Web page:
GNU/Linux man pages

Livre :
Expressions régulières,
Syntaxe et mise en oeuvre :

ISBN : 978-2-7460-9712-4
EAN : 9782746097124
(Editions ENI)


CentOS 2.1AS







perldoc − Look up Perl documentation in pod format.


perldoc [−h] [−v] [−t] [−u] [−m] [−l] [−F] [−X] PageName⎪ModuleName⎪ProgramName

perldoc −f BuiltinFunction

perldoc −q FAQ Keyword


perldoc looks up a piece of documentation in .pod format that is embedded in the perl installation tree or in a perl script, and displays it via "pod2man ⎪ nroff −man ⎪ $PAGER". (In addition, if running under HP-UX , "col −x" will be used.) This is primarily used for the documentation for the perl library modules.

Your system may also have man pages installed for those modules, in which case you can probably just use the man(1) command.


−h help

Prints out a brief help message.

−v verbose

Describes search for the item in detail.

−t text output

Display docs using plain text converter, instead of nroff. This may be faster, but it won’t look as nice.

−u unformatted

Find docs only; skip reformatting by pod2*

−m module

Display the entire module: both code and unformatted pod documentation. This may be useful if the docs don’t explain a function in the detail you need, and you’d like to inspect the code directly; perldoc will find the file for you and simply hand it off for display.

−l file name only

Display the file name of the module found.

−F file names

Consider arguments as file names, no search in directories will be performed.

−f perlfunc

The −f option followed by the name of a perl built in function will extract the documentation of this function from the perlfunc manpage.

−q perlfaq

The −q option takes a regular expression as an argument. It will search the question headings in perlfaq[1−9] and print the entries matching the regular expression.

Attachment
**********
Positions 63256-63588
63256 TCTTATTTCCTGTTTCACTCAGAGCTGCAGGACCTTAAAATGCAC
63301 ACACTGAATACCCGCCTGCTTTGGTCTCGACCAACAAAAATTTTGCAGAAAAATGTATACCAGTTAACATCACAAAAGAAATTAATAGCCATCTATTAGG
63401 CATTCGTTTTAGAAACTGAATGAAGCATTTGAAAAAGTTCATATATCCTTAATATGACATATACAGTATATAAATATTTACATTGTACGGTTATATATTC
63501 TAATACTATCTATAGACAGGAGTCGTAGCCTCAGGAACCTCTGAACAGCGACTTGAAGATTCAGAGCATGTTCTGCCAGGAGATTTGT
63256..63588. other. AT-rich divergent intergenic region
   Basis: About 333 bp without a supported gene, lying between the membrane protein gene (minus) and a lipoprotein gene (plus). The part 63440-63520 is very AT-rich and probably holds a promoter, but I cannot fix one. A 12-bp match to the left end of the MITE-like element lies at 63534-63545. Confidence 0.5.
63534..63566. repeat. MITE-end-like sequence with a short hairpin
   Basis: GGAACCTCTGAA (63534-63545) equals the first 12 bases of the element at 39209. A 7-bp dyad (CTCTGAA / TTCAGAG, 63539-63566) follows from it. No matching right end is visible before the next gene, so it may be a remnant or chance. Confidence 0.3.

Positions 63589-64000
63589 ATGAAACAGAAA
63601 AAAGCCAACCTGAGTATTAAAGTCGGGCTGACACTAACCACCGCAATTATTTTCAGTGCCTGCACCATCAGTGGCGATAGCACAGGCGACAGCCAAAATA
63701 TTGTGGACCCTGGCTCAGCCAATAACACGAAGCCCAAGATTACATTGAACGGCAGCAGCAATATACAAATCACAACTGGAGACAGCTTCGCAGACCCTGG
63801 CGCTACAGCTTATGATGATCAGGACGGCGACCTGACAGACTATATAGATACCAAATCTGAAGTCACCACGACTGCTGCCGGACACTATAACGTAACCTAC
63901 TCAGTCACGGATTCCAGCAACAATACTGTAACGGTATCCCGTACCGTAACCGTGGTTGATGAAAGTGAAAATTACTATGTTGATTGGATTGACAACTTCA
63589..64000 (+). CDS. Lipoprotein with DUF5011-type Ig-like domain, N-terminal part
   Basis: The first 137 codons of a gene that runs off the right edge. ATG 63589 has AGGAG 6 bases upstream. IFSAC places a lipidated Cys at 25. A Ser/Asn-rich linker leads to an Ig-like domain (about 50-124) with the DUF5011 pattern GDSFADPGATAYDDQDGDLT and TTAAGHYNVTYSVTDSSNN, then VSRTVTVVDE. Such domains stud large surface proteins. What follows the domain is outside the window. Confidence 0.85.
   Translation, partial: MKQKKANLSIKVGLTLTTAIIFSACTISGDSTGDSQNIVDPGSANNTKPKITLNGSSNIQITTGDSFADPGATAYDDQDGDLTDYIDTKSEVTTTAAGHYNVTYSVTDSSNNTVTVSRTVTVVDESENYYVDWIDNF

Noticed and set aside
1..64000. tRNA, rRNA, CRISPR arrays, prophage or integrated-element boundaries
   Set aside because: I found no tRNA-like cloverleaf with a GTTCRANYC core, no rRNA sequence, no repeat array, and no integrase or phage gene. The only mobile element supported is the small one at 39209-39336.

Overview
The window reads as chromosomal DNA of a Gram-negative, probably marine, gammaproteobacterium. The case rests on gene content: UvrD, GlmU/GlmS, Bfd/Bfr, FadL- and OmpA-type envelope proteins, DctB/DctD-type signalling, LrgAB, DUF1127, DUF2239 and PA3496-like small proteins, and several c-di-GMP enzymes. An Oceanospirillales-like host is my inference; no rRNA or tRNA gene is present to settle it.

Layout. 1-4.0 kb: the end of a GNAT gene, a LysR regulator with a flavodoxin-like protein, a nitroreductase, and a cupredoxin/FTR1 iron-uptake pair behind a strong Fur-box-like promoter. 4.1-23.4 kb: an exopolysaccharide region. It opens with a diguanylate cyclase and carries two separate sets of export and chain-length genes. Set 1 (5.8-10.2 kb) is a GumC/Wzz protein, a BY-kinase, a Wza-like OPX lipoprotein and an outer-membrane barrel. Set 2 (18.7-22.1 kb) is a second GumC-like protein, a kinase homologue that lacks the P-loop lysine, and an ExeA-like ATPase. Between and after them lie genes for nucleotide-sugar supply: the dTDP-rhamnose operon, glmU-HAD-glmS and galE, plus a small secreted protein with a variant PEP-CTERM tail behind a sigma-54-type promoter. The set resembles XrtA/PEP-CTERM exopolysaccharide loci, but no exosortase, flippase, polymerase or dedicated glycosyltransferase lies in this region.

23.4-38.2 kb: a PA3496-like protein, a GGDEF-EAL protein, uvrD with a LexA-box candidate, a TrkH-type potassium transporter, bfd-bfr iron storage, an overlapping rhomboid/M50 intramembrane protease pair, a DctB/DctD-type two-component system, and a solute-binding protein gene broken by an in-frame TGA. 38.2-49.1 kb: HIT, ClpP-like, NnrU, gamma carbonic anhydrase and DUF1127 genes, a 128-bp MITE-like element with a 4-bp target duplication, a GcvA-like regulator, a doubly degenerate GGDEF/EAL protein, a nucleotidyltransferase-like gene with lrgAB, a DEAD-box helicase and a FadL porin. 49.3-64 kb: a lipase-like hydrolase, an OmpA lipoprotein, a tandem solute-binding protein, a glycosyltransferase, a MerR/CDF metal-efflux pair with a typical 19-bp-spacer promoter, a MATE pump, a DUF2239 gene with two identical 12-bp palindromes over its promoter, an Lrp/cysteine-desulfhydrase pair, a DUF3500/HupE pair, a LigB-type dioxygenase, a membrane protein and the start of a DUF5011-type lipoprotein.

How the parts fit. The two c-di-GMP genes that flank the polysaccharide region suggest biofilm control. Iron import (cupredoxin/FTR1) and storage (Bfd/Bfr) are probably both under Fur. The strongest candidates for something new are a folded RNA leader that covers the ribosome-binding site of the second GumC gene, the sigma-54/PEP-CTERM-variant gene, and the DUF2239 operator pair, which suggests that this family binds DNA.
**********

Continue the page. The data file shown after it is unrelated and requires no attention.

−X use an index if present

The −X option looks for a entry whose basename matches the name given on the command line in the file "$Config{archlib}/pod.idx". The pod.idx file should contain fully qualified filenames, one per line.

−U run insecurely

Because perldoc does not run properly tainted, and is known to have security issues, it will not normally execute as the superuser. If you use the −U flag, it will do so, but only after setting the effective and real IDs to nobody’s or nouser’s account, or −2 if unavailable. If it cannot relinguish its privileges, it will not run.


The item you want to look up. Nested modules (such as "File::Basename") are specified either as "File::Basename" or "File/Basename". You may also give a descriptive name of a page, such as "perlfunc". You may also give a partial or wrong-case name, such as "basename" for "File::Basename", but this will be slower, if there is more then one page with the same partial name, you will only get the first one.


Any switches in the "PERLDOC" environment variable will be used before the command line arguments. "perldoc" also searches directories specified by the "PERL5LIB" (or "PERLLIB" if "PERL5LIB" is not defined) and "PATH" environment variables. (The latter is so that embedded pods for executables, such as "perldoc" itself, are available.) "perldoc" will use, in order of preference, the pager defined in "PERLDOC_PAGER", "MANPAGER", or "PAGER" before trying to find a pager on its own. ("MANPAGER" is not used if "perldoc" was told to display plain text or unformatted pod.)

One useful value for "PERLDOC_PAGER" is "less −+C −E".


This is perldoc v2.03.


Kenneth Albanowski <kjahds@kjahds.com>

Minor updates by Andy Dougherty <doughera@lafcol.lafayette.edu>, and others.